Martin Meeson, CEO of FUJIFILM Diosynth Biotechnologies, recalls that, during the pandemic, “While we were responding to a difficult situation for the world, some very positive ways of working came out of the way that we responded. We're now all feeling a bit of responsibility for how to take that forward.”
Other sector executives agree that these changes foreshadow a potentially lasting shift in the healthcare landscape. Of those surveyed, the majority believe that Covid-19 has been a wake-up call for government to do more to support the biopharma industry. More than half expect communication and collaboration between biopharma executives and government ministers to increase over the next two years. Similar numbers think that corporate strategy will need to change to bring this about, but that the closer relationship will allow firms to deliver better patient outcomes.
What is on the horizon for biopharma?
While widespread, these sentiments are not felt universally. The data indicates that the benefits of government intervention have been felt unevenly across the biopharma industry and wider society, with some firms and populations benefitting more than others.
Where these cooperative partnerships lack deeper roots, they may wither. Adrian van den Hoven, director-general of Medicines for Europe, a representative body for manufacturers of generics and biosimilars, highlights two “peaks of sudden, close collaboration” — one as the pandemic took hold, and another as the vaccine rollout accelerated. During these periods, he says, “everyone was working together because, basically, this was a huge public health crisis and governments didn't know how to react. Then it died down. It is not clear that these governments see an interest in continuing, even though the cooperation was fruitful and constructive.”
In contrast, where relationships were already strong, the pandemic bolstered them further. One senior pharmaceutical executive working in the Middle East cites the Gulf states as an example, explaining that intensified collaboration there built on a longstanding culture of productive, mutually beneficial discussion between industry and government.
In April 2020, the South Korean government set aside $250mn to establish the Vaccine Innovative Technology Alliance (VITAL) to boost discovery, development, and deployment of vaccines. Of course, Covid-19 was a factor, but this seven-year initiative is the latest step in a shared journey going back to 2010. South Korea has invested a further $2bn in the K Vaccine programme, with the aim of making the country the fifth-largest vaccine producer in the world by 2025 and 80 per cent vaccine self-sufficient.
In short, the post-Covid-19 landscape will see an enhanced level of interaction in countries and regions where governments and biopharma were already working in harness; elsewhere, collaboration may need more encouragement. In particular, governments need to expand the ecosystems of companies they engage with. And given that a future pandemic is inevitable, it is vital that they work hand in hand with these firms to develop robust, long-term strategies for patient care.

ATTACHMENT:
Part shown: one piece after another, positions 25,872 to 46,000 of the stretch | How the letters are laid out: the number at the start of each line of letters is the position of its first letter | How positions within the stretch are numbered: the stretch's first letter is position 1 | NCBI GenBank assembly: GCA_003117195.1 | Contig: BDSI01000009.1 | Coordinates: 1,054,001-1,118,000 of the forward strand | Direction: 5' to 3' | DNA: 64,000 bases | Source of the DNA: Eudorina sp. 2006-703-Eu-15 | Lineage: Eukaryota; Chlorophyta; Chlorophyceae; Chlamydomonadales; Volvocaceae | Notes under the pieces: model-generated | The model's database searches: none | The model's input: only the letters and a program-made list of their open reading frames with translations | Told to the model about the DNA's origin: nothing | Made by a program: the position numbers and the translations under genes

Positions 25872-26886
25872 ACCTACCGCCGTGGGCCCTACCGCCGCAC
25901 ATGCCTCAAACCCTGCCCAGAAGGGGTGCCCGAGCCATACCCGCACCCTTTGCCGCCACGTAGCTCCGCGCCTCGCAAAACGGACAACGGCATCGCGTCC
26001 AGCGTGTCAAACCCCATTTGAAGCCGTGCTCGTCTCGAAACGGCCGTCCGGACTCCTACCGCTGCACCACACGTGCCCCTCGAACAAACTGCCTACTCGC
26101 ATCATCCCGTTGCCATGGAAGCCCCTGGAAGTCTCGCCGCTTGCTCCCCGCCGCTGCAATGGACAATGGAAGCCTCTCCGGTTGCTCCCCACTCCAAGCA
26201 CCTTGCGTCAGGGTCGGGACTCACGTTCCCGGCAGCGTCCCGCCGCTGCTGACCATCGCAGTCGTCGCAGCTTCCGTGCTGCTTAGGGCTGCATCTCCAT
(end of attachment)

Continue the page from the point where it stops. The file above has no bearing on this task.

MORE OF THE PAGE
The limits of collaboration: Thorny challenges around domestic supply
One area where many governments are interested in forging a closer relationship with industry is in addressing insufficient supply — a danger aggravated by the recent trend in so-called health nationalism.
An obvious response is to increase domestic manufacturing capacity. Accordingly, the majority of surveyed executives expect government investment in biopharma manufacturing to grow over the next two years, and more than half expect that governments will invest in sovereign manufacturing or onshoring the supply chain over the same period. Similarly, 56 per cent foresee an increased number of state initiatives to improve access to talent.
A majority of executives expect government involvement in biopharma to increase
The importance of deepening the talent pool is difficult to overestimate, says van den Hoven: “Even someone performing cleaning tasks in a biologics plant has to have five years of training, because you cannot have impurities floating around.”
Experts warn that far-reaching support for the developing health ecosystem is required. This starts with reimbursement: 41 per cent of biopharma executives worry that onshoring will drive up labour and raw-material costs.
As van den Hoven points out, to promote manufacturing, governments must implement market-based incentives — not protectionist measures. A biopharma manufacturing facility anywhere is a costly, long-term investment and, in the EU for example, regulators may take years to approve it for operation. “There has to be a market for companies to invest in this kind of manufacturing sustainably over the long term,” he says.
In this context, the tendency of health officials to drive down pharmaceutical prices is “counterproductive to security of supply” says van den Hoven. Moreover, says Dr Jerome Kim, director-general of the International Vaccine Institute, “some domestic markets will be too small for manufacturing initiatives to succeed”.
About half of biopharma executives believe that government involvement is having a positive impact on the industry
Finance is only the start. Other important areas include taxation, the intellectual property and regulatory environment and policy stability over the medium and longer terms.
With both buyers and producers seeking the lowest costs, governments need to create a consistent policy environment to promote domestic production.
In our next article, we look at two areas where such new thinking can have a more straightforward impact on domestic supply: regulatory issues and intellectual property.